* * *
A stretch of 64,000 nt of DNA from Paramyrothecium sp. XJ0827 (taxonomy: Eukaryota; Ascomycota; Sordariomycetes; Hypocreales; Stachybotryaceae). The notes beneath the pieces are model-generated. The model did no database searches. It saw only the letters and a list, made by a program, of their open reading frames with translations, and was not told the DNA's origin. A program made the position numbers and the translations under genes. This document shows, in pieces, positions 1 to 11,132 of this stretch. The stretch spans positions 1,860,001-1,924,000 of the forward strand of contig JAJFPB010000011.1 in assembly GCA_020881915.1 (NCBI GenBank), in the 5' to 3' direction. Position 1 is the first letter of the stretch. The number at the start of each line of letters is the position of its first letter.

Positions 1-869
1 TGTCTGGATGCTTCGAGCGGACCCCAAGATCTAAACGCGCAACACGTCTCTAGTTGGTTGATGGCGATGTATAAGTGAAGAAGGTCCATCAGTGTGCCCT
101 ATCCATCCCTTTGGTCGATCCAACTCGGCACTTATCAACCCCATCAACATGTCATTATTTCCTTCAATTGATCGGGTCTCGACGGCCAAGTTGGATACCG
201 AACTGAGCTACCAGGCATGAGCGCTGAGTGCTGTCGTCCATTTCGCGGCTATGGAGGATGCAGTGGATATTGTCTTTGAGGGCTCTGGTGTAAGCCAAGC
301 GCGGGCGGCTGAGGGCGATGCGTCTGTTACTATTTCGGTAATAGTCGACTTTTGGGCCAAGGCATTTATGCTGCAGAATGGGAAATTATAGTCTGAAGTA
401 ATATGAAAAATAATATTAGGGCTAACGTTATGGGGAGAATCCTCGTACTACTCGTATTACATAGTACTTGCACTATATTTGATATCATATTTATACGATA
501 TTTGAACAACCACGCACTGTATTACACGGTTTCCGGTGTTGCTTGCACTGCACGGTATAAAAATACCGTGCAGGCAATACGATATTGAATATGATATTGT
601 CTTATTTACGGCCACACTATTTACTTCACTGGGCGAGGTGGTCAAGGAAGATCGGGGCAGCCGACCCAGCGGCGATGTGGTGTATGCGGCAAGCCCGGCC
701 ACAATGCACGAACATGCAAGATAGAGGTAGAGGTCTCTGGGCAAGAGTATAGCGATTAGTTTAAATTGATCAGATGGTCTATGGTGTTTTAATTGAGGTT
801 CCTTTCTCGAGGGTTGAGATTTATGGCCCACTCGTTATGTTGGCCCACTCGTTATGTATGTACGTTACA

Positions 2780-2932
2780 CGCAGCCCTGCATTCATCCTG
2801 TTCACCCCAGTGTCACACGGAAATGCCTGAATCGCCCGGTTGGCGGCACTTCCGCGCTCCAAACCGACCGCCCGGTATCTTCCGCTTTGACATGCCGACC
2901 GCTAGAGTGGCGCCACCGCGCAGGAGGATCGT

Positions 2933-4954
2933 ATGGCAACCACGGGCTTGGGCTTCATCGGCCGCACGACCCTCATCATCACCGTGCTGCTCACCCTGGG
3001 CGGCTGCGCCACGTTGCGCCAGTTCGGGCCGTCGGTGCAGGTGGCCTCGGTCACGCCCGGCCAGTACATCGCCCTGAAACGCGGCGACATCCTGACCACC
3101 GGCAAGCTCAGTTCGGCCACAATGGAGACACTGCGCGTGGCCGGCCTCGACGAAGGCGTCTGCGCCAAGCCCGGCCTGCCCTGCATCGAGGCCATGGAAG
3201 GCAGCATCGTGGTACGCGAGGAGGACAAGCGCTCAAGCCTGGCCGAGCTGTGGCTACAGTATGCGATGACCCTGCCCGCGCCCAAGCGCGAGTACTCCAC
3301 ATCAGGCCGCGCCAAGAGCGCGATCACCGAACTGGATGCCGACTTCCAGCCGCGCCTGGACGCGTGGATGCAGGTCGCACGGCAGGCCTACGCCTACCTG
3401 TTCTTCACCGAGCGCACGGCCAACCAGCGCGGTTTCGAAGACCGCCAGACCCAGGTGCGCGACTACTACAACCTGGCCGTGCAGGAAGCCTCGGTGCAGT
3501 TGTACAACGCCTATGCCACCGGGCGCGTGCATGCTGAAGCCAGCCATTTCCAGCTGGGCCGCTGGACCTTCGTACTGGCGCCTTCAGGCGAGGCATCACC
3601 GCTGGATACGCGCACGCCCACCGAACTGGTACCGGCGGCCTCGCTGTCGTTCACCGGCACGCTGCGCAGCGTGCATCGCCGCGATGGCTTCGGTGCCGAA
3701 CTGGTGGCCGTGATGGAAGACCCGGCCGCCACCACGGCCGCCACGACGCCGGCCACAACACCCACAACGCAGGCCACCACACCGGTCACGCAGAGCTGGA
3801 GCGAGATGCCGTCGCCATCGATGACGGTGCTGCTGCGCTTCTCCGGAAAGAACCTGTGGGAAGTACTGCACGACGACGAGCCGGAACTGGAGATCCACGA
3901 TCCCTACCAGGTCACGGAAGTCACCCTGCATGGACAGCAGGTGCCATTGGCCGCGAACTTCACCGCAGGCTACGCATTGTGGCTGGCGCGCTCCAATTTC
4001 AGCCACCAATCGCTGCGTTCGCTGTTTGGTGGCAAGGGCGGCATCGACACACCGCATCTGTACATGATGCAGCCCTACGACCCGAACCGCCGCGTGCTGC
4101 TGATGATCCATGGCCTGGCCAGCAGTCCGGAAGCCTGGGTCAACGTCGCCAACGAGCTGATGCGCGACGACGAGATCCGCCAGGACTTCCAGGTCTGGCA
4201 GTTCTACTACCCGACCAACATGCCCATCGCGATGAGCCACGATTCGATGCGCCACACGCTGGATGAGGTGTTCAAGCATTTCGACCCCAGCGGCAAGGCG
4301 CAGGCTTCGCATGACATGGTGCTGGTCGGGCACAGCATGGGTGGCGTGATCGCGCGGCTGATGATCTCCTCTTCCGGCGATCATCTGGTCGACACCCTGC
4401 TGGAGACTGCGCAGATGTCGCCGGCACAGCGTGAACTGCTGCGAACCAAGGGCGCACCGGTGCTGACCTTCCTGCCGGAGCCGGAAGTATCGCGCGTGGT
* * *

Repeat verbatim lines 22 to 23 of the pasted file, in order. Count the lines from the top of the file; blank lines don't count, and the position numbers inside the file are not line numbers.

3401 TTCTTCACCGAGCGCACGGCCAACCAGCGCGGTTTCGAAGACCGCCAGACCCAGGTGCGCGACTACTACAACCTGGCCGTGCAGGAAGCCTCGGTGCAGT
3501 TGTACAACGCCTATGCCACCGGGCGCGTGCATGCTGAAGCCAGCCATTTCCAGCTGGGCCGCTGGACCTTCGTACTGGCGCCTTCAGGCGAGGCATCACC